Radiation oncologists across the country will meet virtually with members of Congress this week to urge lawmakers to pass legislation that will safeguard access to high-quality, value-based health care for people with cancer. The doctors will meet with Congressional leaders and staff as part of the American Society for Radiation Oncology (ASTRO) virtual Advocacy Day, which will take place November 19-20.
Radiation oncologists—physicians who treat patients with cancer and other diseases using radiation—will emphasize four legislative priorities in their meetings with lawmakers:
Prevent pending cuts to Medicare reimbursement for radiation therapy and provide temporary relief for physicians who continue to provide care during a pandemic.
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Engage with the Centers for Medicare and Medicaid Services (CMS) to fix the recently released Radiation Oncology Model and protect patient access to cancer care.
Reform a broken prior authorization system that, according to new data, has grown worse during the pandemic and unnecessarily delays patient access to lifesaving cancer treatments.
Increase investments in cancer research at the National Institutes of Health (NIH) and National Cancer Institute (NCI).
Medicare reimbursement for radiation therapy
Under the 2021 Medicare Physician Fee Schedule (MPFS), CMS plans to move forward with changes to evaluation and management (E/M) codes that will result in an overall reimbursement cut of 6% for radiation therapy services covered by Medicare. Many key services, including weekly management of patients currently undergoing treatment, will be cut by 10% or more.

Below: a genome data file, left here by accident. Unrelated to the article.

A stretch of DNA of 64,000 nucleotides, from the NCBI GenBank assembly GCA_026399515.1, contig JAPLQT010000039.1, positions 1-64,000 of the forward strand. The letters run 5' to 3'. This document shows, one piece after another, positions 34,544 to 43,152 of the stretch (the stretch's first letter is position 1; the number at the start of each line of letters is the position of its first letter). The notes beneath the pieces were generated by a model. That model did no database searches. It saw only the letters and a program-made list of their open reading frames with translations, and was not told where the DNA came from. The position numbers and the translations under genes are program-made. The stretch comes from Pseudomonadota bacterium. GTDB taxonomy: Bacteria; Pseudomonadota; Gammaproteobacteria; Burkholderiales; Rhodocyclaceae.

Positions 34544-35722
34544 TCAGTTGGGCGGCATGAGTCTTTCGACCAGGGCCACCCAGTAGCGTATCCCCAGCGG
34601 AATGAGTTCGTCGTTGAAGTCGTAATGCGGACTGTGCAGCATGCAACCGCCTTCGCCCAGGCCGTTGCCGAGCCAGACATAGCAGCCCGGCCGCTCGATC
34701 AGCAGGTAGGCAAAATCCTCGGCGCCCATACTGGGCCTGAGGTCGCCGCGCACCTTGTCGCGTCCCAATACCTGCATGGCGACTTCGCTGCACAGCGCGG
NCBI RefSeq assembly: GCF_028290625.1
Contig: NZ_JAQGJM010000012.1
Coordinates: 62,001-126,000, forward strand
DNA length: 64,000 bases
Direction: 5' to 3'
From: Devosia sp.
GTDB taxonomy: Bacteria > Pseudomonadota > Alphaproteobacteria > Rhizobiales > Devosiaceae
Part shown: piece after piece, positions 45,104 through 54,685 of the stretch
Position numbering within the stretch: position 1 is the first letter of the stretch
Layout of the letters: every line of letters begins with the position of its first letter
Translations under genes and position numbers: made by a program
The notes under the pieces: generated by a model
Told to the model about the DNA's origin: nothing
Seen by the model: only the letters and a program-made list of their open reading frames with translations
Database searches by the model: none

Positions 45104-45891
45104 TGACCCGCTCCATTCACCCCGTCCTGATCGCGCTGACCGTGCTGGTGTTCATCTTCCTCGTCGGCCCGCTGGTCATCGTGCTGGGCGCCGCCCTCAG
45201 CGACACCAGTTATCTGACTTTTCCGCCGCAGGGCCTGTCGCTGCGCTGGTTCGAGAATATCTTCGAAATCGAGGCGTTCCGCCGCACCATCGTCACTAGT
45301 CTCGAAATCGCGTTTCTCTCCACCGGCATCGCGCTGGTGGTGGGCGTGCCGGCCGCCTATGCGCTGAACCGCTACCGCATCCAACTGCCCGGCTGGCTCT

"The proposed Medicare payment policy set to start on January 1, 2021, would cause significant additional financial challenges for radiation oncology practices as they enter the new year. Despite many practices already experiencing revenue declines of 20-30% due to the COVID-19 pandemic, CMS is still pushing ahead with large additional cuts for radiation oncology and other specialties," said Thomas J. Eichler, MD, FASTRO, Chair of the ASTRO Board of Directors.
ASTRO has engaged with a broad coalition of health care provider organizations to urge both Congress and CMS to waive or suspend the budget neutrality requirement, which would trigger the cuts. More than 200 bipartisan members of the House of Representatives also co-signed a letter last month urging Congress to pursue changes to the 2021 MPFS to avoid the excessively steep cuts.